Rife with intrigue and betrayal, heroism and sacrifice, Grail brings Elizabeth Bear’s brilliant space opera to a triumphant conclusion.
At last the generation ship Jacob’s Ladder has arrived at its destination: the planet they have come to call Grail. But this habitable jewel just happens to be populated already: by humans who call their home Fortune. And they are wary of sharing Fortune—especially with people who have genetically engineered themselves to such an extent that it is a matter of debate whether they are even human anymore. To make matters worse, a shocking murder aboard the Jacob’s Ladder has alerted Captain Perceval and the angel Nova that formidable enemies remain hidden somewhere among the crew.
On Grail—or Fortune, rather—Premier Danilaw views the approach of the Jacob’s Ladder with dread. Behind the diplomatic niceties of first-contact protocol, he knows that the deadly game being played is likely to erupt into full-blown war—even civil war. For as he strives to chart a peaceful and prosperous path forward for his people, internal threats emerge to take control by any means necessary.
About the Author
Elizabeth Bear shares a birthday with Frodo and Bilbo Baggins. This, coupled with a tendency to read the dictionary as a child, doomed her early to penury, intransigence, friendlessness, and the writing of speculative fiction. She was born in Hartford, Connecticut, and grew up in central Connecticut with the exception of two years (which she was too young to remember very well) spent in Vermont's Northeast Kingdom, in the last house with electricity before the Canadian border.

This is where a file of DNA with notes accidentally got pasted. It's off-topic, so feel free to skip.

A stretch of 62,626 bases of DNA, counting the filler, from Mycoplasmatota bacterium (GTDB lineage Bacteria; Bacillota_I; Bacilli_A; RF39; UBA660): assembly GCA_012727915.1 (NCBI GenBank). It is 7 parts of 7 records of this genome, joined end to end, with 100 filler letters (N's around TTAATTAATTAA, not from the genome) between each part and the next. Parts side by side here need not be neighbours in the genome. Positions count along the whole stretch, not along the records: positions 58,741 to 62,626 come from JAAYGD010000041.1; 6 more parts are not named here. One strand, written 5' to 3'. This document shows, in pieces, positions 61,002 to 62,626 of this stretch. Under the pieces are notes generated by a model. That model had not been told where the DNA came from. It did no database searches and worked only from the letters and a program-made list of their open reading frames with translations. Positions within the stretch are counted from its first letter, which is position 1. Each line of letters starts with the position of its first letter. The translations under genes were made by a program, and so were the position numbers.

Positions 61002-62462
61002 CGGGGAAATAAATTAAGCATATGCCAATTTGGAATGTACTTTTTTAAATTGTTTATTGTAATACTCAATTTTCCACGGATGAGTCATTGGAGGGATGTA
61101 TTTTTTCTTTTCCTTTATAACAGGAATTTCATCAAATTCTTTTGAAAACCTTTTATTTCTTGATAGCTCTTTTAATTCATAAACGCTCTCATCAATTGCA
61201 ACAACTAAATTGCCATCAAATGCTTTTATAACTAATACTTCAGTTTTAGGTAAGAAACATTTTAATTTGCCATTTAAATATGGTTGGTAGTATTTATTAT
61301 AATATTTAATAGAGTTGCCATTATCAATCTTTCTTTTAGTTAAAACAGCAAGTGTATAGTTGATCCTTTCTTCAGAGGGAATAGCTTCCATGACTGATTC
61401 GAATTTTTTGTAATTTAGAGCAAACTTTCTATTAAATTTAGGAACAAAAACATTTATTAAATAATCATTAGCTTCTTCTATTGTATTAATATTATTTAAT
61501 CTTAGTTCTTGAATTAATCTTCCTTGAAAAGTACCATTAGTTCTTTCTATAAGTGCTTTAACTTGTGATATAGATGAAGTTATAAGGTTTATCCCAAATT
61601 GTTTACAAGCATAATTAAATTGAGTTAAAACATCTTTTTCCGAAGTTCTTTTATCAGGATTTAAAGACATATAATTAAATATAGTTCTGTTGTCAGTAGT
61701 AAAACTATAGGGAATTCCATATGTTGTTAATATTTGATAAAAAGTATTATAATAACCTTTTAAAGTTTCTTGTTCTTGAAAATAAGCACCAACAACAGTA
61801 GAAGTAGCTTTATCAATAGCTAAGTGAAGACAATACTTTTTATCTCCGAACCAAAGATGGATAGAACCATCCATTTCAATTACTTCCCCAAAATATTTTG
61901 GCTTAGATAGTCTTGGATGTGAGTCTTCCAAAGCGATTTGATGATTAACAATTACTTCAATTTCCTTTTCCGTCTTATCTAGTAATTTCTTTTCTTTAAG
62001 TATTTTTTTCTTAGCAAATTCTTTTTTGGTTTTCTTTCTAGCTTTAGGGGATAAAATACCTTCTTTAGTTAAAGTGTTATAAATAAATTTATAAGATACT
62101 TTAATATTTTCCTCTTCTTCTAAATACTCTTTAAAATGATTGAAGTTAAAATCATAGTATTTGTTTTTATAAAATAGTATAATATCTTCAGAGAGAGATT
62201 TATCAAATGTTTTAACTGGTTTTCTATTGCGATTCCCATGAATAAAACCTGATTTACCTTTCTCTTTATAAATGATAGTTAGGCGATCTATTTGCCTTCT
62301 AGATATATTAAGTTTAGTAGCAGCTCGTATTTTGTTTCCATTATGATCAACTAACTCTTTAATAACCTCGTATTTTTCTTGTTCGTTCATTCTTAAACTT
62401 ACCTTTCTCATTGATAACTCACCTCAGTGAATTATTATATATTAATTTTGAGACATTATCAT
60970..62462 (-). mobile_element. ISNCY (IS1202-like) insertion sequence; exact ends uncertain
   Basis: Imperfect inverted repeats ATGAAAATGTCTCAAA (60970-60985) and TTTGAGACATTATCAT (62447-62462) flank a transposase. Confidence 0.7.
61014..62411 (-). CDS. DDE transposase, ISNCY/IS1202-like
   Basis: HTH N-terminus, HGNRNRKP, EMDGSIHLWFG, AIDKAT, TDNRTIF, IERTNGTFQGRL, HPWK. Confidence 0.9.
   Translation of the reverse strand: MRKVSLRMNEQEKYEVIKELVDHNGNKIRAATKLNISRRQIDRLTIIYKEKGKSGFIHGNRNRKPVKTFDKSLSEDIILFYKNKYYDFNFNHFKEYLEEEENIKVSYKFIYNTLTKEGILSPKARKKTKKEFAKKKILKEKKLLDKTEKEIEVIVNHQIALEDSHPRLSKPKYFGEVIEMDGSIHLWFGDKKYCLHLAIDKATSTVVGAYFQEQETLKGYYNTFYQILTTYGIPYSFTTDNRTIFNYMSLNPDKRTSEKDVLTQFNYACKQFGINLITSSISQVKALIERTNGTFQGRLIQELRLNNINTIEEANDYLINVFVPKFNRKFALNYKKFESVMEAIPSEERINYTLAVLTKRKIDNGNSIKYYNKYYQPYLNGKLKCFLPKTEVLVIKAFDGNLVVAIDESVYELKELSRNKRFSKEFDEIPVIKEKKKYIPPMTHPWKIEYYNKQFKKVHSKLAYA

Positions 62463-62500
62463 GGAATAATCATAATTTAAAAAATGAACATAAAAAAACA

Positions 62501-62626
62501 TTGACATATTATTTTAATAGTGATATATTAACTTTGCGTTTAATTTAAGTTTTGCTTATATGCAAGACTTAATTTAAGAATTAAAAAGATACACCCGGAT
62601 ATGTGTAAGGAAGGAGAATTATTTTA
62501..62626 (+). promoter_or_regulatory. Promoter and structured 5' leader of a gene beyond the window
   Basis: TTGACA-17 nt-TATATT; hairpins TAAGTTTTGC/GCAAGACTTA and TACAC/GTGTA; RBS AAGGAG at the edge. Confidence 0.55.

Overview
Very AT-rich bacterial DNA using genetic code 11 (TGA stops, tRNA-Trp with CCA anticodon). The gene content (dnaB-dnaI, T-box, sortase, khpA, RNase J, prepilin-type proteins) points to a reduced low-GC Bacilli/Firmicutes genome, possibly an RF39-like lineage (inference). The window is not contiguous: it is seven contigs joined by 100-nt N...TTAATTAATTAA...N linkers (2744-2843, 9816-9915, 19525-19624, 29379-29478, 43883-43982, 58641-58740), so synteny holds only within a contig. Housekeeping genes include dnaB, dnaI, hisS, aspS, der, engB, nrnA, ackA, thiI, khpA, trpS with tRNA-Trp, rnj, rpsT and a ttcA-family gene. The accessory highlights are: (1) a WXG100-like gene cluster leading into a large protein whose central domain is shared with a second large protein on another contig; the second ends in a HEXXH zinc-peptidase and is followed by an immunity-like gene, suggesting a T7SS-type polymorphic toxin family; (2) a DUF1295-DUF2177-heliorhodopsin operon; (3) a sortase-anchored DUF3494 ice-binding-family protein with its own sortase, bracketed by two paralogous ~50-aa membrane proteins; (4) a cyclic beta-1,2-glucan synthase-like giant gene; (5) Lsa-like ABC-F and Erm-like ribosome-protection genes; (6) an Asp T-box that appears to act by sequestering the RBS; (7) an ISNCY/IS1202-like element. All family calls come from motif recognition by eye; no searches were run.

She's a second-generation Swede, a third-generation Ukrainian, and a third-generation Transylvanian, with some Irish, English, Scots, Cherokee, and German thrown in for leavening. Elizabeth Bear is her real name, but not all of it. Her dogs outweigh her, and she is much beset by her cats.
Bear was the recipient of the John W. Campbell Award for Best New Writer in 2005. She has won two Hugo Awards for her short fiction, a Sturgeon Award, and the Locus Award for Best First Novel. She is the author of the acclaimed Eternal Sky series, the Edda of Burdens series, and coauthor (with Sarah Monette) of the Iskryne series. Bear lives in Brookfield, Massachusetts.
"This deftly told story...is poised on a knifes edge. Bear's talent for portraying cultural divergence and conflict is especially apperent in this intense wrapup." --Publishers Weekly
"Bear's Jacob's Ladder trilogy finale is a stirring and satisfying story...while also being a book about what it means to be human." --Romantic Times